Category Archives: 60-Second History Lesson

“Christmas in 1823,” a story by Elizabeth Cady Stanton

Hioliday

by Elizabeth Cady Stanton

The winter gala days are associated in my memory with hanging up stockings, and with turkeys, mince pies, sweet cider, and sleigh rides by moonlight. My earliest recollections of those happy days, when schools were closed, books laid aside, and unusual liberties allowed, center in that large cellar kitchen to which I have already referred. There we spent many winter evenings in uninterrupted enjoyment. MORE STORY

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Images: Holiday cookies by Miyagawa; Christmas pudding by Musical Linguist; Holiday ornament by Hmbascom.

Amelia Bloomer: a book review, a song on video, and more by Tara Bloyd

You Forgot Your Skirt, Amelia Bloomer, by Shana Corey; Chelsey McLaren ill.  Scholastic Press, 2000.

by Tara Bloyd

Aimed at young children, this short picture book presents the story of Amelia Bloomer and her eponymous outfit in a simple, direct fashion.  The illustrations are bright and compelling, and are set off by a generous amount of white space.  The book contrasts Amelia Bloomer with the “proper ladies” who surrounded her – women who were not supposed to work or vote, and who wore dresses that required 20-30 yards of fabric just for the skirt.  The fact that Amelia didn’t invent bloomers – something that many people do not know – is clearly stated and is important.  As editor of the woman’s newspaper The Lily, Amelia’s championing of the short skirt and baggy pantaloons to replace cumbersome, socially-approved dresses was crucial to their popularization, and the book shows how both men and women reacted to the new clothing option.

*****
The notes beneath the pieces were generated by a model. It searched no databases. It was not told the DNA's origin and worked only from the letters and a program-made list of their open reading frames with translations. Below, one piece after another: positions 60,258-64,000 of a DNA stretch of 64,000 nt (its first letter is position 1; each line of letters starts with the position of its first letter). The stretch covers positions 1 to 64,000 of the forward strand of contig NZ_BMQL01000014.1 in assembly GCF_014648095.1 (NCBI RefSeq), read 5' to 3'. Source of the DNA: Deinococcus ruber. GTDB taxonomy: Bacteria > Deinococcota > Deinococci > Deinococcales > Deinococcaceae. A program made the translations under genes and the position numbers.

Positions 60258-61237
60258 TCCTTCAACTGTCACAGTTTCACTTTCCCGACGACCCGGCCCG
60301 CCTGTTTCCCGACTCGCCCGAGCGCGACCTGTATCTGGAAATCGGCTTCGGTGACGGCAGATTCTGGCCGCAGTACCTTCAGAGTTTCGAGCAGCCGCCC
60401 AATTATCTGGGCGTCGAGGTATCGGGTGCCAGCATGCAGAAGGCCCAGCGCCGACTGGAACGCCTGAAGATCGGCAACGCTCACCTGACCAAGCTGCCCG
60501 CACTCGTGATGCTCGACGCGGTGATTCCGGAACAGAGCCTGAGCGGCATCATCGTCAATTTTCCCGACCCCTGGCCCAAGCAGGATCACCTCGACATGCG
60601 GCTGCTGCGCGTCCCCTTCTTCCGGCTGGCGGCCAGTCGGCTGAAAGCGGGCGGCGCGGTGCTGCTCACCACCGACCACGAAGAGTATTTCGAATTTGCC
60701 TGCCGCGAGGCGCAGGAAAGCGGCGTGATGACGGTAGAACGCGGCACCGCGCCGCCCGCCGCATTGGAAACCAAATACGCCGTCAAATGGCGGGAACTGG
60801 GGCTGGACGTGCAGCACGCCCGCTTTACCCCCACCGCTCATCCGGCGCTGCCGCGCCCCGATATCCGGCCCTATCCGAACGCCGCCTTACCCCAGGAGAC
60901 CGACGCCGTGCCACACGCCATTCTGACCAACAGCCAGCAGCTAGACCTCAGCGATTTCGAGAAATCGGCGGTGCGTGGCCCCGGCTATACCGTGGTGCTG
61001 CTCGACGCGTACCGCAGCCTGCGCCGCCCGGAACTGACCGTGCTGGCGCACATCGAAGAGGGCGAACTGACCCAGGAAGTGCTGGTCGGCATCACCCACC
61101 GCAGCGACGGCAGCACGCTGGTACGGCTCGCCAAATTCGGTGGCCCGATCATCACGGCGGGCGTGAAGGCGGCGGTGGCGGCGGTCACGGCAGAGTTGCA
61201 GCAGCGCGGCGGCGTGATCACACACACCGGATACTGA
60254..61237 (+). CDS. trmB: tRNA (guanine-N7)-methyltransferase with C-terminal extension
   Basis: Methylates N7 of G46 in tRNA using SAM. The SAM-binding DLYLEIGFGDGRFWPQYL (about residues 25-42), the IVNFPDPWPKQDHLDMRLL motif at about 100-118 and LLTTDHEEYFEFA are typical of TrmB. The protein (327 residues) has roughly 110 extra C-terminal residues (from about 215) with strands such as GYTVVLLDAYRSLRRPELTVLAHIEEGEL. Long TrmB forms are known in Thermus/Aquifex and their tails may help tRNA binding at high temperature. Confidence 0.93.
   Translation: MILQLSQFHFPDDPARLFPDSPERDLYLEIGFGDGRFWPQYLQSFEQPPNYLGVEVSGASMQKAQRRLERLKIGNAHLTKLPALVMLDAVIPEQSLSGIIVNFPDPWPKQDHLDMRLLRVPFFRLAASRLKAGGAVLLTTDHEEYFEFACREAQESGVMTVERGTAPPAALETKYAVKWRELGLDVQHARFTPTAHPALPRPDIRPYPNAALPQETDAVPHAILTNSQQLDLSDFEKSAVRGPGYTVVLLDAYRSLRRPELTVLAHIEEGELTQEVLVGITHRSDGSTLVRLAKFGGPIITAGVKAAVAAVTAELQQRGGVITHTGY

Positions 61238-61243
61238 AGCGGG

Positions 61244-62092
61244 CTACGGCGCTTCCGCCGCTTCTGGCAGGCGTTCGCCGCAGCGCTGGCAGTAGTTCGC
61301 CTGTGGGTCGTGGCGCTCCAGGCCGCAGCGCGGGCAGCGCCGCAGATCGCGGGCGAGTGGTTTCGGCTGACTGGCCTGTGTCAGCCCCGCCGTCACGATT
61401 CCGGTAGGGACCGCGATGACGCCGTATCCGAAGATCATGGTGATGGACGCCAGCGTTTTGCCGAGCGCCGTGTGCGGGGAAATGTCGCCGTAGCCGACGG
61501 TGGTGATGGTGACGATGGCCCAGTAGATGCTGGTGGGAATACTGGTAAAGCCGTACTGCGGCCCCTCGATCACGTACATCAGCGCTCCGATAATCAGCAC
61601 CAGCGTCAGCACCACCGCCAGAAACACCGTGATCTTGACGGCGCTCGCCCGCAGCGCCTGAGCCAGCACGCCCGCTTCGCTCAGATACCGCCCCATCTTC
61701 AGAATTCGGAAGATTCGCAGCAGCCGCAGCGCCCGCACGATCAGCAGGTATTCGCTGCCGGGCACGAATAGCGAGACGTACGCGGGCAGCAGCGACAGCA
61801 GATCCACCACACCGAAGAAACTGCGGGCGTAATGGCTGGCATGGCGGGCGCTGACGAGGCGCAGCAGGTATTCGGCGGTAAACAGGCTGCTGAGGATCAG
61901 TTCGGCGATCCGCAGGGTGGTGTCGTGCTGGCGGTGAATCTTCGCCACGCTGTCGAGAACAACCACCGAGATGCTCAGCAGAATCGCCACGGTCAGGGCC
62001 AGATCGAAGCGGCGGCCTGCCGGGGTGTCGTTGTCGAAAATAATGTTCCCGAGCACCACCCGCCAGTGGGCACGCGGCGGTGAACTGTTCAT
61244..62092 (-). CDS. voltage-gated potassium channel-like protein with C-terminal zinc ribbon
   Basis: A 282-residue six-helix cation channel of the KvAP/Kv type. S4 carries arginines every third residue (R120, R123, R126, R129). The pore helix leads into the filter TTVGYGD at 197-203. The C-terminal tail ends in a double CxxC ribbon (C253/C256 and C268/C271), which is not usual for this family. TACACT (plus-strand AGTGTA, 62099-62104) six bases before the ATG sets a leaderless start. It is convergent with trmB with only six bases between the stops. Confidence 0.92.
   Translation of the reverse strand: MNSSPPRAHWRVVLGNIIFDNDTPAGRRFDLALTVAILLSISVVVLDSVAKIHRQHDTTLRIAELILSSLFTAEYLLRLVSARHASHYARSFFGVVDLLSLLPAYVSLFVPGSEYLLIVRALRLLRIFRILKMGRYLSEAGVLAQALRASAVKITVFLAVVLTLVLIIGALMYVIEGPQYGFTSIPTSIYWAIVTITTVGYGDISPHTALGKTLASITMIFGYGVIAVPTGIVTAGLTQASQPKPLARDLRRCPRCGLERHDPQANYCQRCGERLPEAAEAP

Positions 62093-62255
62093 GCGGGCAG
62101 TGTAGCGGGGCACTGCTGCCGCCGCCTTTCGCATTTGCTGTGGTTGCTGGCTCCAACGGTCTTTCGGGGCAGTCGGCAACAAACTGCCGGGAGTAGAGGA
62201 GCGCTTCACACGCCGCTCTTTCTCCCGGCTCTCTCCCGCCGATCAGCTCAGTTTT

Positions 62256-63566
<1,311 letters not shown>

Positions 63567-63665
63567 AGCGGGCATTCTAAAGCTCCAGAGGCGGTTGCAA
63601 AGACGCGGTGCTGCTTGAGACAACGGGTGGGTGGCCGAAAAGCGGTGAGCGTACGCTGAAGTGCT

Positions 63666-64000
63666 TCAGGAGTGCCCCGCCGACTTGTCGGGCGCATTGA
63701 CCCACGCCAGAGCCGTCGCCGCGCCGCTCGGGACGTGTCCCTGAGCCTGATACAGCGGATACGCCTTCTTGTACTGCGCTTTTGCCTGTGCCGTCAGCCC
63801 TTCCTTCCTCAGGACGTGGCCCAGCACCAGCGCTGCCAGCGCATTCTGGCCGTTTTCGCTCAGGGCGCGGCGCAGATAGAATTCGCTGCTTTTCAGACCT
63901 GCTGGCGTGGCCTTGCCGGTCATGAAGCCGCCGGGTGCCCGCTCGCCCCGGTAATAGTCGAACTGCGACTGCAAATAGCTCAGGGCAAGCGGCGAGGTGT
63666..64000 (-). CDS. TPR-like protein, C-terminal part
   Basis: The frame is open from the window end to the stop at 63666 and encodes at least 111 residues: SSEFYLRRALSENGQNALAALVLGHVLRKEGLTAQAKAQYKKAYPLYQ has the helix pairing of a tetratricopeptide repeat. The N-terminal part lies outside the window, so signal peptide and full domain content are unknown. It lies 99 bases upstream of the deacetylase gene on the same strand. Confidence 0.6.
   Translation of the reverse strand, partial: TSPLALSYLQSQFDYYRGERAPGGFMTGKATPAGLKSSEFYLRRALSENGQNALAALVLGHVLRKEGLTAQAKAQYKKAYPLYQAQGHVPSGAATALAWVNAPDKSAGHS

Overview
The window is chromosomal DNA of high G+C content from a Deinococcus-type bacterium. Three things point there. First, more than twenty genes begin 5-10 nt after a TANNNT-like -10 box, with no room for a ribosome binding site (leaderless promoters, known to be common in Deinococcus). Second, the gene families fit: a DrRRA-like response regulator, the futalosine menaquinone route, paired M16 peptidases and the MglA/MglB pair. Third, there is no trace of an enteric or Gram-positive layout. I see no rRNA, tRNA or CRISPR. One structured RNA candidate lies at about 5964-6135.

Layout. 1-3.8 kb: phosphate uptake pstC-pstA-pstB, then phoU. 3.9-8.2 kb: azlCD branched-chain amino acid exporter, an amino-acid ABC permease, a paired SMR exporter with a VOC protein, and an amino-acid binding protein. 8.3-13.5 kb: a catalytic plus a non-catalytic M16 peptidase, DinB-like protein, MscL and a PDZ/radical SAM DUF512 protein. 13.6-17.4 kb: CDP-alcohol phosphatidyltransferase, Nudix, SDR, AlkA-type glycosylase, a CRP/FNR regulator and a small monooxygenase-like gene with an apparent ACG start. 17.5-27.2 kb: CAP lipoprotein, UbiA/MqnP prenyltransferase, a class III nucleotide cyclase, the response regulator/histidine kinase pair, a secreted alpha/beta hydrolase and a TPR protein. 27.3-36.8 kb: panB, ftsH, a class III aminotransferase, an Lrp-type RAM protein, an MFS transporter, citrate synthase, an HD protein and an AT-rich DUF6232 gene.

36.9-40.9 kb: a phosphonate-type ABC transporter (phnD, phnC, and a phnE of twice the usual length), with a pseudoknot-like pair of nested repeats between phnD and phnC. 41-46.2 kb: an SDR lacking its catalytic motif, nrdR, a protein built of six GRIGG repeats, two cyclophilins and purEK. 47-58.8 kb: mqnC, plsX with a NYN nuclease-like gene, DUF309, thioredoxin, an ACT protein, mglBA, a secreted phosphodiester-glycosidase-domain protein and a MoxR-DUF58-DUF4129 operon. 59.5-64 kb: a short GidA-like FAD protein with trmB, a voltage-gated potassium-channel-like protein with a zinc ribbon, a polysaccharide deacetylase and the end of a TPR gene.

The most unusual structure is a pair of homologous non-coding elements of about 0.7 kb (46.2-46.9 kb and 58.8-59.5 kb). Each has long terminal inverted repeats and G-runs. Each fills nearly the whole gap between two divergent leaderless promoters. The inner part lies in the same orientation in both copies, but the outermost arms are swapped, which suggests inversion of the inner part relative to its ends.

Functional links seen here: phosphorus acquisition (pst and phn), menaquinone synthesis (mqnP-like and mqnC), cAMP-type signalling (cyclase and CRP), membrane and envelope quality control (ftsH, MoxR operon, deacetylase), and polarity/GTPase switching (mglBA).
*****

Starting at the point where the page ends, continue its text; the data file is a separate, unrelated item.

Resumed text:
I found the Author’s Note at the end of the book the most compelling part; it provides additional information about Amelia Bloomer’s life and times that couldn’t really be discussed within the parameters of a book for young children.  As an introduction to the issues facing women in the 19th century, though, the book is a good addition to suffrage-related libraries.

SuffBookShelf

The life and writings of Amelia Bloomer are available as a free ebook. Subscribe to Suffrage Wagon News Channel.

American apple pie wasn’t sacred to Elizabeth Cady Stanton

Photo by Sage Ross

Photo by Sage Ross

Suffragist Elizabeth Cady Stanton wasn’t afraid to tackle any subject and make a few enemies along the way. Her position on American apple pie is one example. The Brits had pie right, Stanton said. They didn’t use a bottom crust, for it would inevitably become soggy. Her views on the subject were laid out in a collection of her writings:

“Mr. Gurney’s dig at our pie referred to the soggy undercrust so many of our American cooks persist in making. The English never have an undercrust to their pies, one of the few respects, it seems to me, in which English cooking, which is generally atrocious, is superior to our own, which also belongs in many respects to the atrocious order. The English put the fruit in a deep dish and simply spread a nice light crust over it. If there be women, or men either for the matter of that, in the United States who know how to make a crisp undercrust and bake it to the well-done point, let them produce the perfect American pie. But if they cannot accomplish this difficult feat, let us have done with our national raw, soaked undercrust of dough, which is why du=yspepsia has attacked one-half of our men, who will eat pie whether it is good, bad or indifferent.

“Though these lines were written in 1840, they still hold good to-day. Pie is still with us, and so is the abominable undercrust. All travelers can testify to
seeing some son of Adam at every railway station in America running for the cars with a great piece of pie in his hand, which to withstand such wear and tear must have an undercrust as tough as sole leather. Yet the prospective presidents of this great republic all eat it, and will to the end of time.”

From Elizabeth Cady Stanton’s writings, a free ebook online.

Did you stop by for Elizabeth Cady Stanton’s virtual birthday party in November? It’s not too late. LINK. Stay in touch with suffrage news, views, and stories about the suffrage movement by reading Suffrage Wagon News Channel.